News Release

Paternal aging and its possible link to neurodevelopmental disorders

Peer-Reviewed Publication

Tohoku University

Paternal Aging and Its Possible Link to Neurodevelopmental Disorders

image: Genetic risks may affect the behavior of the next generation, depending on the age of the father. view more 

Credit: Public Relations Office, Tohoku University Graduate School of Medicine

Neurodevelopmental disorders such as autism spectrum disorder (ASD) and attention deficit and hyperactivity disorder (ADHD) are on the rise but its underlying mechanisms are poorly understood.

Noriko Osumi, Kaichi Yoshizaki and colleagues at Tohoku University's Graduate School of Medicine collaborated with Shigeru Wakana and Tamio Furuse at RIKEN Bio-Resource Center, and Tucci Valter at Istituto Italiano di Tecnologia, to conduct comprehensive behavioral analyses on how paternal aging influences the behavior of offspring that inherit a genetic risk (a mutation in Pax6 gene*).

In the experiments, in order to minimize the physical influence of the father, the male mouse was isolated and in vitro fertilization was used to impregnate the female. The researchers found that the offspring of young fathers exhibited impaired vocal communication, while the offspring of older fathers exhibited hyperlocomotion.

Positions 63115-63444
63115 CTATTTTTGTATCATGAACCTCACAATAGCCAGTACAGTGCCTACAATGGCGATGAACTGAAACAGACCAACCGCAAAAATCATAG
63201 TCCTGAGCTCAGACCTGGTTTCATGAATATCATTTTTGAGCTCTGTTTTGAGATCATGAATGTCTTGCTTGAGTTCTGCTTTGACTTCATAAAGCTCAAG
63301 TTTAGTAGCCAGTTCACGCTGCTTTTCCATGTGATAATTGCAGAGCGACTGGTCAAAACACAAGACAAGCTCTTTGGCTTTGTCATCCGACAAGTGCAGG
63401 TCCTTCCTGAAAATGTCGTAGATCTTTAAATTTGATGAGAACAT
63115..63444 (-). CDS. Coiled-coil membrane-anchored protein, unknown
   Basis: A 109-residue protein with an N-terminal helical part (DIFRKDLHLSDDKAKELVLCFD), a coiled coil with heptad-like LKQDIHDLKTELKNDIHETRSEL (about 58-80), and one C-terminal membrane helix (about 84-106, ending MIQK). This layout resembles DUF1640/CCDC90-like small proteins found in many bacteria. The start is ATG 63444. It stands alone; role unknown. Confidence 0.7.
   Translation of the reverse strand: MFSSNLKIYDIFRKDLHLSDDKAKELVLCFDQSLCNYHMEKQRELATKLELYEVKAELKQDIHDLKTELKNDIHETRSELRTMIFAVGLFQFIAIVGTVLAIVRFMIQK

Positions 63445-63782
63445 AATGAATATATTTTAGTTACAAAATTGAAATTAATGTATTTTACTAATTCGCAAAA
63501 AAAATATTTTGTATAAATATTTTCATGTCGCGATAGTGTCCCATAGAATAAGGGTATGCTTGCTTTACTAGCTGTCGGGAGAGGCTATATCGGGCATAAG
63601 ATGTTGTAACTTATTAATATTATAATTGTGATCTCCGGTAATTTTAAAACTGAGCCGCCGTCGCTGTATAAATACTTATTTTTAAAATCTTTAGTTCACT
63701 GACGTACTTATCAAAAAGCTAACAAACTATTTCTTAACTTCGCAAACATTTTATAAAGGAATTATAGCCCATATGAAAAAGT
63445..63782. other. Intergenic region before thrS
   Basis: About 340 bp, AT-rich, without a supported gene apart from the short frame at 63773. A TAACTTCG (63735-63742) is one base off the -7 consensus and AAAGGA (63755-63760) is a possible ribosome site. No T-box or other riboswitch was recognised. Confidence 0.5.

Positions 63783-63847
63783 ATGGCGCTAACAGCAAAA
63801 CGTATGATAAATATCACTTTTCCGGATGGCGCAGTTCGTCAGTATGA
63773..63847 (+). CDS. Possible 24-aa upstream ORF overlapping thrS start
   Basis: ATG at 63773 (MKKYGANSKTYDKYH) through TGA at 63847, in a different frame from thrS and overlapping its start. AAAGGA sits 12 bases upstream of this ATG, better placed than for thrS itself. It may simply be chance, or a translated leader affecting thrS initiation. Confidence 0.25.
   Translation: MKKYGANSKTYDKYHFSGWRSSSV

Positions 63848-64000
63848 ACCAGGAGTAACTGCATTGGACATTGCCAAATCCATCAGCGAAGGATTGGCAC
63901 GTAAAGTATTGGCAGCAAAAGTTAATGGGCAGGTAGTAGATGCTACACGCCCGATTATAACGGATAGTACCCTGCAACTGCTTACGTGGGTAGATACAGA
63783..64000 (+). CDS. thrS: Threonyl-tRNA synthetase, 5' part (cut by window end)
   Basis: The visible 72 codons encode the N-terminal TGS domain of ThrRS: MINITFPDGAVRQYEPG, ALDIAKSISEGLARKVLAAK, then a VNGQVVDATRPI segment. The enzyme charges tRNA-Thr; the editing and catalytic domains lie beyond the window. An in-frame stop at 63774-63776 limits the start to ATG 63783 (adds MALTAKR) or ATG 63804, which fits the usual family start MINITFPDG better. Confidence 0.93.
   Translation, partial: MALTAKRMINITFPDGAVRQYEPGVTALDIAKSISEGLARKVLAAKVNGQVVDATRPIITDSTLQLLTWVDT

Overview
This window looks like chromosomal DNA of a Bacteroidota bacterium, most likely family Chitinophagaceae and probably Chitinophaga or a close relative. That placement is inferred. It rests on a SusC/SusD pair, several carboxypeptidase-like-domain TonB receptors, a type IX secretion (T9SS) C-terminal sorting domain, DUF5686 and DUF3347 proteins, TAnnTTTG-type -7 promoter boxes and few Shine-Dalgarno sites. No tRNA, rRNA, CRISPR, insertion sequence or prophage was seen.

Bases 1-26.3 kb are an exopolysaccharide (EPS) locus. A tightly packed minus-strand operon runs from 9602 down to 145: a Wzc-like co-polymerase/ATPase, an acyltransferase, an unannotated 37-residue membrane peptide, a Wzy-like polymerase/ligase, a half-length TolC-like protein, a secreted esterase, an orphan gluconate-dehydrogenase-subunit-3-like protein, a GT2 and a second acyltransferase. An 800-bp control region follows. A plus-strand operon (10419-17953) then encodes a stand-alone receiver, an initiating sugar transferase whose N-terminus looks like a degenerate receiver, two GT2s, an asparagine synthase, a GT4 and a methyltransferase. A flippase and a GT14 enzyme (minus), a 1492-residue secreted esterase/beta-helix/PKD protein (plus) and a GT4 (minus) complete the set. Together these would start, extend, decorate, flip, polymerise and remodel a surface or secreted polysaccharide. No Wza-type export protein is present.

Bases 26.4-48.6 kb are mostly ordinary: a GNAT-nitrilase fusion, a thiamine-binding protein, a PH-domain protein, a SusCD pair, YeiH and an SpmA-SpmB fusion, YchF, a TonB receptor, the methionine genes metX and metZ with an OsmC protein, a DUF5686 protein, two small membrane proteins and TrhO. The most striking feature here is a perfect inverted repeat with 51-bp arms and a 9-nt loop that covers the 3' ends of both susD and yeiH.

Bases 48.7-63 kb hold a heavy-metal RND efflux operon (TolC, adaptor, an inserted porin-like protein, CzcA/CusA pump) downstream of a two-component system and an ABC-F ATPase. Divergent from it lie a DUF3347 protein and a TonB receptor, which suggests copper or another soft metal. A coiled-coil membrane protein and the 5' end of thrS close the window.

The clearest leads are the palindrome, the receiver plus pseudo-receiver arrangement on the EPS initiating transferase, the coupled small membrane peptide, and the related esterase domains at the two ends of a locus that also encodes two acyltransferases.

The results are significant for both animal researchers and the public. For researchers working on animal models, it shows that the age of male mice can influence the behavior of the offspring, so this should be a consideration when they are used to mate.

For the public, the research shows that paternal aging may exacerbate genetic risks - this could explain why there is a rapid rise in the ratio of children with ASD or ADHD, due to men having children later in life.


This paper was published online in PLoS ONE on November 17. The research was supported in part by KAKENHI (25640002 to K.Y. and 16H06530 to N.O.) from the Ministry of Education, Culture, Sports, Science and Technology of Japan.

*Pax6 gene encodes a transcription factor that regulates expression of many downstream genes and is known to be related to ASD.

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